Friday, 16 July 2010


I'm very excited! I just looked at a Web site that lists all the "high profile" folks using Drupal for the Web sites. I'm also nervous. The excitement and the nerves are linked. This is because I told Susan a few weeks ago that I would commit to Drupal as the front-end for our archival materials. So, there is a lot to live up to and I'm also stuck with a decision I made, so it is all my fault! No pressure! :-)

Why Drupal?

Well, when I was building the second incarnation of the archive interface (the first was a prototype put together by Susan), it started out as a bunch of Web pages and a Solr-based search engine. The back-end data was created using a combination of source data and metadata gleaned from the EAD catalogue, the output of FTK and a spreadsheet that was the result of some appraisal work by the archivist, all munged together by some Java code that did the transformations, created the thumbnails, etc.

As time moved on it became apparent that additional features would be nice to build into the interface. At least one of the Project Advisory Board members suggested it would be nice to see a more Web 2.0-like features and I've long thought that having reader-generated tags and (perhaps) comments attached to the manuscripts might be a nice idea. Other features also arose, and soon I realised that I'd have to either build database-driven site to make all this happen (which I suspect would've been rather ropey) or, far more sensibly, use one that already existed.

By wonderful coincidence (though the kind of thing that often happens) I saw some emails on the Fedora lists about Islandora. Secretly harbouring a desire to visit Prince Edward Island ;-), I took a closer look and it was there that I chanced on Drupal and it seemed to fit the bill quite nicely, offering comments, tagging, types of content, and user management. Further, it is extensible, has a bewildering, if full of promise API, and will hopefully mean I can build a "publication pathway" that interfaces with the preservation store (indirectly) and can be managed by the archivists in a nice Web-friendly way.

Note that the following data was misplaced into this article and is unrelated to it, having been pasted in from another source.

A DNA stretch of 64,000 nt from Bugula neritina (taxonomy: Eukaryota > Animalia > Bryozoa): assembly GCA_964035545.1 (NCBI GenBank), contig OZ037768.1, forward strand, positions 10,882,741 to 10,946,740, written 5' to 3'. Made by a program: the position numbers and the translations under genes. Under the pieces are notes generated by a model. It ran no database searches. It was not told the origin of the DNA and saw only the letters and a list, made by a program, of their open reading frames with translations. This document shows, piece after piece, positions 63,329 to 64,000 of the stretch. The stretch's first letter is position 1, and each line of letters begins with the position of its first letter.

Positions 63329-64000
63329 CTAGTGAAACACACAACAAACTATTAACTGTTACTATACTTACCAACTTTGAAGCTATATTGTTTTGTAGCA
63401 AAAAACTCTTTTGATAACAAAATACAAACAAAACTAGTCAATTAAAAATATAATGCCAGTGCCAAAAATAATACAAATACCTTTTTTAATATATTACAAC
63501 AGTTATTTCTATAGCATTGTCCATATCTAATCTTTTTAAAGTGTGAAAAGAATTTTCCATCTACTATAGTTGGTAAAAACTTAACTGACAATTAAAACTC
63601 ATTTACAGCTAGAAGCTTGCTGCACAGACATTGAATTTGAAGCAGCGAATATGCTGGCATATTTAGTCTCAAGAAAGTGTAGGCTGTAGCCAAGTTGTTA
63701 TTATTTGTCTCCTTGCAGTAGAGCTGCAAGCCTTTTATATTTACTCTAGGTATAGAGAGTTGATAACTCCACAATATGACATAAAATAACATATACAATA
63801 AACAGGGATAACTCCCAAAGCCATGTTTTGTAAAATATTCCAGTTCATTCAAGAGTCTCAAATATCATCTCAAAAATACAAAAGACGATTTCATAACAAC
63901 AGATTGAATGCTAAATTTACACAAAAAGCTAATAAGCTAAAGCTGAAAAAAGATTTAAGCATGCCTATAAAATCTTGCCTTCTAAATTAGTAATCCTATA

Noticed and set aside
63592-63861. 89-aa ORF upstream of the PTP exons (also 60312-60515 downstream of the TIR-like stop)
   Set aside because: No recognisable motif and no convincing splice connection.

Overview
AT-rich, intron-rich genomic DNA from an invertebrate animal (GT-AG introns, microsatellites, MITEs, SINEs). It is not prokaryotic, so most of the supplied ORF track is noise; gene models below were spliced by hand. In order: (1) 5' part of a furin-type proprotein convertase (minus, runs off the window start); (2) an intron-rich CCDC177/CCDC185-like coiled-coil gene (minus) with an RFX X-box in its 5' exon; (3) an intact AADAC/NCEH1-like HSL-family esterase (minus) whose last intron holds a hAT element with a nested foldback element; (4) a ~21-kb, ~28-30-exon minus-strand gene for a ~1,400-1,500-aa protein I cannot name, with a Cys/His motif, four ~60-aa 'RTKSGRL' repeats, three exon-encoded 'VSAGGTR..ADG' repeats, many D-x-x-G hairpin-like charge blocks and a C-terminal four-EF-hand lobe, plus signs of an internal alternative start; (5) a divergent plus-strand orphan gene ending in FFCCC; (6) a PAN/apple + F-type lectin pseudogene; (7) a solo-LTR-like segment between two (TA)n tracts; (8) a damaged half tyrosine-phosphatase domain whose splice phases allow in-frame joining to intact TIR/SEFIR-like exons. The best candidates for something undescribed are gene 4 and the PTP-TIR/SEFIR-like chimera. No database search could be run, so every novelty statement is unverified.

Does the excitement and the nerves start to make more sense now?

It is still early days, but I have re-factored the Java code to output content (fixing a major memory leak in the process!) suitable for import into Drupal and have developed a module that imports that content, including the structure of the collection as Collection - Shelfmarks - Items. It aint much to look at just yet, but it is getting there.

As I have further adventures in Drupal-land I'll keep you updated!

Have a lovely weekend!

Friday, 9 July 2010

Graduate Trainee Presentations - Archiving Digital Audio

Since I am the graduate trainee for the futureArch project I also participated in Oxford's Graduate Library Trainee Scheme. During our year at Oxford all the trainees have to undertake a project. There aren't many restrictions on what this project can and can't be about; the only prerequisites are that it is additional to our day-to-day duties and is useful to each trainee's library. After talking it over with Susan I decided to research digital audio files and produce a guide to archiving digital audio.

On 7th July the trainees held a Project Showcase where each trainee gave a five minute presentation on their project. For anyone interested, most of the presentations (including mine) are now on slideshare. Five minutes is really not very long for a presentation and so I had to severely condense mine, although I've expanded my presentaion notes to include more detail - these are also on slideshare.

Friday, 2 July 2010

Our first local 'dead' hard disk acquisition

We've imaged lots of removable media over the past year (~ 400, according to Victoria's stats), and I've also done a  fair amount of forensic imaging of material on-site with donors (live acquisition) . One aspect of our 'forensic' armoury that has not been subject to so much testing is the imaging of whole hard disks at BEAM. So-called 'dead' acquisitions.

In the past few months two new accessions have presented us with an additional four hard disks. This is excellent news, as I have finally had the chance to use our forensic computer's Ultrabay (write-blocking device) to image a real 'collection hard disk'. Everything went smoothly. So far so good.